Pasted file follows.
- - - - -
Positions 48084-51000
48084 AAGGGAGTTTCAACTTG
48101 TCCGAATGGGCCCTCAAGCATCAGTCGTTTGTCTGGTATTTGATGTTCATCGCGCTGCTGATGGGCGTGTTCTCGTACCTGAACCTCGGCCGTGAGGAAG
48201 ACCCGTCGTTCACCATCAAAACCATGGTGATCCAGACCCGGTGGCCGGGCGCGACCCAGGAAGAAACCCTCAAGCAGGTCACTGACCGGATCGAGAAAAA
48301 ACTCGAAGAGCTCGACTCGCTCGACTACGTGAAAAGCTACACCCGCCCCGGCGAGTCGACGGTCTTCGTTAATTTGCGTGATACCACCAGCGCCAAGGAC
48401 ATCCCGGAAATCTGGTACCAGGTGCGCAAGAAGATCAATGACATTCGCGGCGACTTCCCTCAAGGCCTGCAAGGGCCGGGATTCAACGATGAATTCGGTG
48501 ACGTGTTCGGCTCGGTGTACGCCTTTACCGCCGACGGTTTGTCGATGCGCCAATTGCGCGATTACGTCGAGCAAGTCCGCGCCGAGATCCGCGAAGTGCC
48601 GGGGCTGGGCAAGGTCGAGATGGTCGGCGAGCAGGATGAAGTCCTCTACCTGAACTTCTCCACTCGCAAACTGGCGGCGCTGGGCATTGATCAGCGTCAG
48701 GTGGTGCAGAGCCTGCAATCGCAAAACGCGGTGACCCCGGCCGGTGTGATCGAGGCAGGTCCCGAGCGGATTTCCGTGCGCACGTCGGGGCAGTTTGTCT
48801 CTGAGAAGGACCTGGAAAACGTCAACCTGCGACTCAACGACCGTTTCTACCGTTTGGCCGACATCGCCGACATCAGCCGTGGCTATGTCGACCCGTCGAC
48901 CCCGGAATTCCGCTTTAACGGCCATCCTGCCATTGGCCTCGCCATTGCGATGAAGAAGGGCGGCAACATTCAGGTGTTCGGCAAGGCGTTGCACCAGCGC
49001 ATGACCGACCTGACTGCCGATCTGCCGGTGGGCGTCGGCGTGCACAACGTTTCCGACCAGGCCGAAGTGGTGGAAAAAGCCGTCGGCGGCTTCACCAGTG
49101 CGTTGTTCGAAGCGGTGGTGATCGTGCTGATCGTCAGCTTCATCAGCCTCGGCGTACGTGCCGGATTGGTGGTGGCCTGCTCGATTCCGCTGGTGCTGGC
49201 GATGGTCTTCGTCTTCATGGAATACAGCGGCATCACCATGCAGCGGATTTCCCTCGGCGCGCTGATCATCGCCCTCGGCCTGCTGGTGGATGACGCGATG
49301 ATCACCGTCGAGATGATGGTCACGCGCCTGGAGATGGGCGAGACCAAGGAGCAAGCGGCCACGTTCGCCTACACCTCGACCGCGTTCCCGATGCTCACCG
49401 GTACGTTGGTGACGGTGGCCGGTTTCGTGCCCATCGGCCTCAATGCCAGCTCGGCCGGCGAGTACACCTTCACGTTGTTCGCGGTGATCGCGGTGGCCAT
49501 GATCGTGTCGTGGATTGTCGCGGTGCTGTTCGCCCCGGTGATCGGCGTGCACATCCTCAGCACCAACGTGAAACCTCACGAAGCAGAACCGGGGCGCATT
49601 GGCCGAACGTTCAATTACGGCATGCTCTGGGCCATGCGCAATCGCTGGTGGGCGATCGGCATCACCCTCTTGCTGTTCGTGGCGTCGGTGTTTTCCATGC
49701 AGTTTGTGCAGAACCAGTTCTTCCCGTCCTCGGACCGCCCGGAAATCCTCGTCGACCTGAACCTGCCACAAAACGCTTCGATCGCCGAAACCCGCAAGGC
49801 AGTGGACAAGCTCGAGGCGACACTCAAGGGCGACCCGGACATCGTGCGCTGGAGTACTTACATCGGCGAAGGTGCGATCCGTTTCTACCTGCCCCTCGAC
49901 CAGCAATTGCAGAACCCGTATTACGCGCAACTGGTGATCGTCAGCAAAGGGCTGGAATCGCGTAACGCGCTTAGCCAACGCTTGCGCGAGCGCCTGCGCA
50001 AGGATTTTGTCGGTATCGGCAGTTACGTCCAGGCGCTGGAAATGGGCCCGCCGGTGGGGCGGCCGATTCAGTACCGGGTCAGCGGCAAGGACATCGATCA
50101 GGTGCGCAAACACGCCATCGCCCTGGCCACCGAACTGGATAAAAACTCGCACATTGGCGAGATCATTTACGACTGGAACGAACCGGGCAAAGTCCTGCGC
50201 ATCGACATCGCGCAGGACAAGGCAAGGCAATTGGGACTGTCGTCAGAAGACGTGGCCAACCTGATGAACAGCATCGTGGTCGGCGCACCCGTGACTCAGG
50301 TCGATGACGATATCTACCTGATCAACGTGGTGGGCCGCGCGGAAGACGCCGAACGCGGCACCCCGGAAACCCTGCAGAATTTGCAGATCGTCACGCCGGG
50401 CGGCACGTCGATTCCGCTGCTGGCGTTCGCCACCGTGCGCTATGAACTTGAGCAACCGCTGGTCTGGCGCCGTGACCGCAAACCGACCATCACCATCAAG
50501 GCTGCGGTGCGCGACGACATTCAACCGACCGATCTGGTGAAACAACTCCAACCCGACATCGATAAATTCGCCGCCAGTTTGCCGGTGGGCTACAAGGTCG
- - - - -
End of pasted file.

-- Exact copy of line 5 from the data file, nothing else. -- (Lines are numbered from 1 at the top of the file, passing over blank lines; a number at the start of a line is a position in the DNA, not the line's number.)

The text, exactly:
48301 ACTCGAAGAGCTCGACTCGCTCGACTACGTGAAAAGCTACACCCGCCCCGGCGAGTCGACGGTCTTCGTTAATTTGCGTGATACCACCAGCGCCAAGGAC